Family car journeys can be torture if you've got bored children in the back.
Sure, you could give them games to play on a tablet or phone, but you can have much more fun (and learn a thing or two) from family-friendly word games. Here are five with simple rules, ideal for any long journey.
1. The Alphabet Game
Age 4, upwards.
A simple game to start, but one that really gets the thinking juices flowing. First, think of a topic that has lots of potential answers. Some examples might be "Names of Marvel characters" or "Toys in our house". The occupants of the car then take it in turns to provide an answer, but it must begin with the next letter of the alphabet from the previous answer. So, a round about Disney films might go something like this: "Aladdin", "Beauty and the Beast", "Cinderella", "Dumbo"... etc. Every player gets three lives. If a player can't think of an answer within 5 minutes, they lose a life, and the game moves on to the next player and letter (although other players can show off if they did manage to think of an answer for the tricky letter).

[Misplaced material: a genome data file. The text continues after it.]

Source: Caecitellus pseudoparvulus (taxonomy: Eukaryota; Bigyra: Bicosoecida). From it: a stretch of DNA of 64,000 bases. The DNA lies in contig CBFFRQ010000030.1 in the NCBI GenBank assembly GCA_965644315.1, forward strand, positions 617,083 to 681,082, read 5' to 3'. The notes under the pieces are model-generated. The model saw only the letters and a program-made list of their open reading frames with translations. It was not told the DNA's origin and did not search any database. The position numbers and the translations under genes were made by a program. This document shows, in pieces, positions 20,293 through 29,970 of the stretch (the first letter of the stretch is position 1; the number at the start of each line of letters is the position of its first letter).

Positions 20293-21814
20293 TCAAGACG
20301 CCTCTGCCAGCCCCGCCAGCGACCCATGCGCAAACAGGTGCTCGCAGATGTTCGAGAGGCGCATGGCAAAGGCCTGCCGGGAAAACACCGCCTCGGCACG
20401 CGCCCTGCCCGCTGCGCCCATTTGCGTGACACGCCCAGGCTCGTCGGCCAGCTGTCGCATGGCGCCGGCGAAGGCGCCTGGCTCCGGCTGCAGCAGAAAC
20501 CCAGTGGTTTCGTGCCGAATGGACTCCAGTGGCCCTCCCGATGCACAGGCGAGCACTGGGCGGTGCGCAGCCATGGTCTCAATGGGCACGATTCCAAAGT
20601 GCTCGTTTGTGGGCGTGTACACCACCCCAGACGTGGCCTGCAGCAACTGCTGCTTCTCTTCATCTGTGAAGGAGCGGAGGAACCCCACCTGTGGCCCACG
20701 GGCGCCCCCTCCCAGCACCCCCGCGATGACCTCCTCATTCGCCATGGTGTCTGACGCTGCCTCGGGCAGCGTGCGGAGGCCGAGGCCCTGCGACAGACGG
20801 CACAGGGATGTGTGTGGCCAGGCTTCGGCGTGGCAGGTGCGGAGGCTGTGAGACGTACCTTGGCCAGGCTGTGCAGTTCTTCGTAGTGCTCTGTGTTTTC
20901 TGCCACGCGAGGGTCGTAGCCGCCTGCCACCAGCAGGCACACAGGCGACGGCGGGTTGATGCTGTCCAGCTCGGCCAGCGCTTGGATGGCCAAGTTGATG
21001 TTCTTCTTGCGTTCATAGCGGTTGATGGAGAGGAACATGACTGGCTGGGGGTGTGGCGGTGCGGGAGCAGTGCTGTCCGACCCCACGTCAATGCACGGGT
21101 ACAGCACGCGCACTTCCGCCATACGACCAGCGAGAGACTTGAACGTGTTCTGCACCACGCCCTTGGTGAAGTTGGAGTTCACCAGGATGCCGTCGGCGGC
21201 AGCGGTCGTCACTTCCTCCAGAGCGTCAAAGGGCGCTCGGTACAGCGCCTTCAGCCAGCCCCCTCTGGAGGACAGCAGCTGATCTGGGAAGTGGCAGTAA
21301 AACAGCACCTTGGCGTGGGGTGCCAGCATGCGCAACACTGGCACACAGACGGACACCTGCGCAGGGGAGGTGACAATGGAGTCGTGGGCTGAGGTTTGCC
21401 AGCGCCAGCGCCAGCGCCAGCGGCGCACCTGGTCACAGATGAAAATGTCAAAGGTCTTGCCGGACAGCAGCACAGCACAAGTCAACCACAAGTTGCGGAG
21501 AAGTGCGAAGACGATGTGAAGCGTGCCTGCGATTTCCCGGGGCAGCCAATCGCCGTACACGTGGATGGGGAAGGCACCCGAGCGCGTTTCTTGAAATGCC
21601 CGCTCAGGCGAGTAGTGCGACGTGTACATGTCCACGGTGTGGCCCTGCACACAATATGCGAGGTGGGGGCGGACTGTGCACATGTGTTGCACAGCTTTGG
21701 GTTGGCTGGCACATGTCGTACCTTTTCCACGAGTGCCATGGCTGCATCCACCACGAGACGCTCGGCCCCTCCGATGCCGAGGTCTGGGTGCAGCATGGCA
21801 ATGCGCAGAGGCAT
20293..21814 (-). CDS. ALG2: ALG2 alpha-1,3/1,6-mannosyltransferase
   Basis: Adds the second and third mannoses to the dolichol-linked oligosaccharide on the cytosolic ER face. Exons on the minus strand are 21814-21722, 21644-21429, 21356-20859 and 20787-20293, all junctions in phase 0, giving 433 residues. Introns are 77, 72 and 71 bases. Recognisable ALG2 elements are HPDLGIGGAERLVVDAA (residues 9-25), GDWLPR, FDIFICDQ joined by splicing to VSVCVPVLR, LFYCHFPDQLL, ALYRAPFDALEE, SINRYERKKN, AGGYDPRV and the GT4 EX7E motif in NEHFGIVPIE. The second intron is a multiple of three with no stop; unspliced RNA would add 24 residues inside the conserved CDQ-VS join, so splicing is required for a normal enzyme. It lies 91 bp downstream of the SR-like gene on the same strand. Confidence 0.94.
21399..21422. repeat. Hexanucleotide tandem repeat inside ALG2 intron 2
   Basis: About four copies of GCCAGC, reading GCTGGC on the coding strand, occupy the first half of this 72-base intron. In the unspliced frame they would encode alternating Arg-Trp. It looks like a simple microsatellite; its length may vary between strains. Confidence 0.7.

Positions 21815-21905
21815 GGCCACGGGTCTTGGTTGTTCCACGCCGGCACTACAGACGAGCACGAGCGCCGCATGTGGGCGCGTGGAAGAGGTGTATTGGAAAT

You can tailor the game to fit the destination. For example, if you're on the way to the coast, the topic could be "Things you might find on a beach" ("Armbands", "Barnacles", "Crab"...). With older children, you can also twist the game to set it up for amusing answers like, say, "Things you wouldn't want to encounter in the New Forest" ("Alligators", "Boris Johnson", "coursework"...).
2. Motorway Bingo
Age 4, upwards.
A cross between I Spy and Bingo. Before the journey begins, one person prepares a 'bingo card', which lists objects that might reasonably be seen from the window on long car journeys. Here are 20 to get you started:
Billboard, bird of prey, breakdown truck, brown sign for a heritage attraction, car with headlights on, cooling towers, cows discarded tire, Eddie Stobart lorry, electricity pylon, farm vehicle, football pitch, helicopter, lake, motorbike with two riders, pink vehicle, radio mast, royal mail vehicle, sheep, traffic cones, wind turbine.